For example, if studying different age groups, the study would include only age-stratified subgroups.
The sample is drawn from clusters. Cluster sampling is used under some abnormal conditions. During selection, the assumption is that the subjects in the sets are homogenous regarding the characteristic being measured.
For example, children in the same school would be homogenous with respect to some features such as age, sex, etc. Homogeneity enables researchers to generalize the study in a particular group, making work easier.
The Research Methods used in Cross-sectional Studies
Some of the research methods used in cross-sectional studies are:
- Case questionnaires
- Psychological tests.
There are three types of cross-sectional studies in terms of research:
- Point-in-time cross-sectional studies
- Directly observed cross-sectional studies
- Survey research.
Point-in-time cross-sectional studies
Point-in-time cross-sectional studies are the simplest forms of these studies. Researchers observe subjects at a single point in time. For example, they may observe people crossing the street at a specific traffic light throughout one day.
These cross-sectional studies are mainly used to determine whether or not something is related to a specific factor. For example, researchers may want to know if there’s a relationship between drinking and traffic accidents.
To find out, they could observe drivers’ behavior at a specific intersection. The researchers would determine how many drivers were drinking and engaging in other risky behaviors like texting or speeding.
Directly observed cross-sectional studies
Indirectly observed cross-sectional studies, researchers observe subjects at a single point in time. The difference between this type of study and the one mentioned above is that researchers also directly observe the subject.
Researchers may follow people around throughout a single day to record their behavior. The sampling technique is dictated by the research question and the study population.
Survey research is perhaps the most common type of cross-sectional study. Researchers approach subjects and ask them about their behavior, opinions, beliefs, and the like. The information that researchers collect from surveys is used to make conclusions about a larger group of people.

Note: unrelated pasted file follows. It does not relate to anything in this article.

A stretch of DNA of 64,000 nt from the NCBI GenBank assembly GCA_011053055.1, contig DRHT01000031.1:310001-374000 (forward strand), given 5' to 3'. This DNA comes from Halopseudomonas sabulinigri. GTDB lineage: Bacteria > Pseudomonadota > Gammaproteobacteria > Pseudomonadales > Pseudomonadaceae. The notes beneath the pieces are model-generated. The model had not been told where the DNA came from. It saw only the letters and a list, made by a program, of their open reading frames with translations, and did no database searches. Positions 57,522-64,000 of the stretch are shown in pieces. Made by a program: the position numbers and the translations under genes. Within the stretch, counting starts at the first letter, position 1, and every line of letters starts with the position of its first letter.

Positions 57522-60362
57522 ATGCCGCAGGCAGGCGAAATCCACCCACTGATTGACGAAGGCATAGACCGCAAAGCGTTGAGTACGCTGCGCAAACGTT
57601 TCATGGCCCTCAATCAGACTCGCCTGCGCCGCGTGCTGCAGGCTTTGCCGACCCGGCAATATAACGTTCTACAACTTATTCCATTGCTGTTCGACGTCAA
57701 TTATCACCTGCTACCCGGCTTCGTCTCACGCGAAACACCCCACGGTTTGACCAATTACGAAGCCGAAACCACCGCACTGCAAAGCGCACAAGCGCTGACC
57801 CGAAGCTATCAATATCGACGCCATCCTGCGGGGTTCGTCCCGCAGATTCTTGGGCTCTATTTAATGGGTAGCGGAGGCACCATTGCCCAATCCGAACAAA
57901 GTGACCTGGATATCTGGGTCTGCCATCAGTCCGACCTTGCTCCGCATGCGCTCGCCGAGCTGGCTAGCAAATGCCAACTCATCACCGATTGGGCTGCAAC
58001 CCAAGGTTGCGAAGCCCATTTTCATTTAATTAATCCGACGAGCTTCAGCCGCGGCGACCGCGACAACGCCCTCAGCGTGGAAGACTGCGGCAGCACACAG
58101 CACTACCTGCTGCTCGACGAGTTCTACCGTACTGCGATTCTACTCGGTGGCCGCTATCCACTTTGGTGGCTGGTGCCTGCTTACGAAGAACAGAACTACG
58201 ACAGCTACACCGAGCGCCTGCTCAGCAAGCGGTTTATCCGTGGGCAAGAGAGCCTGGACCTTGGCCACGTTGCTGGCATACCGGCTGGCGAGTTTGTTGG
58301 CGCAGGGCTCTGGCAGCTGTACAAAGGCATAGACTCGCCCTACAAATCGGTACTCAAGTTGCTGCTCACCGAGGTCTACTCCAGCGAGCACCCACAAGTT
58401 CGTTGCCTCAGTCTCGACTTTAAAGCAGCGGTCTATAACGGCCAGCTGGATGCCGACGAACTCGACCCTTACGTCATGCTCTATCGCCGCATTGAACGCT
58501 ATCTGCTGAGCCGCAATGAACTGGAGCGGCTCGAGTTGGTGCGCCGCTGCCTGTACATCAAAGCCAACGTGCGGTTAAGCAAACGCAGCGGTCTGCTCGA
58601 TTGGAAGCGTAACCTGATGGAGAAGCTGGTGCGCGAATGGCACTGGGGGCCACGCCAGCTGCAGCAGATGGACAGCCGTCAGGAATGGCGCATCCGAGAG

If a researcher surveys 100 students on presidential opinion, the information is used to make conclusions about the country’s population. The views of the majority of citizens go unconsidered. This method allows for a lot of biases, especially in matters where people hold highly diverse opinions.
Unlike the point-in-time cross-sectional studies, surveys can be used to make inferences about the group of people at any moment in time.
The two main elements of a survey are the questionnaire and the sampling technique.
The questionnaire is the set of questions that researchers ask subjects during a survey. Researchers should try to make their questionnaires short and easy to answer, especially if they are talking to children.
The sampling technique
There are two important elements of the sampling technique for survey research:
- The sample size
- The sampling technique.
The sample size is the number of people from a given population that researchers survey. The sample size has a massive impact on the ability of the findings to describe or represent the larger population.
The sampling technique describes how researchers select subjects for their studies. There are two main types of sampling techniques:
- Probability-based sampling techniques, in which researchers select subjects so that specific characteristics of the population are well represented.
- Non-probability-based sampling techniques, in which researchers use judgment or other criteria to select subjects for their study.
Several sampling techniques fall under the non-probability-based category, including quota, purposive, and snowball sampling.
Quota sampling- researchers divide their target population into homogenous groups (quotas). They then select a specific number of people from each group to survey. This type of sampling is used when the population size and characteristics are already well-known.
Purposive sampling– researchers select subjects they judge the most appropriate for their study based on specific criteria. For example, researchers may want to poll a certain number of workers from each industry in a particular location.
Snowball sampling– researchers begin with a small group of people they know and then ask every new person to recommend another. Researchers keep repeating this process until they’ve gathered the desired number of subjects.
This type of sampling is useful when researchers don’t have a clear sample in mind but still want to survey a specific set of people.
What Problems Can Occur in Cross-sectional Studies?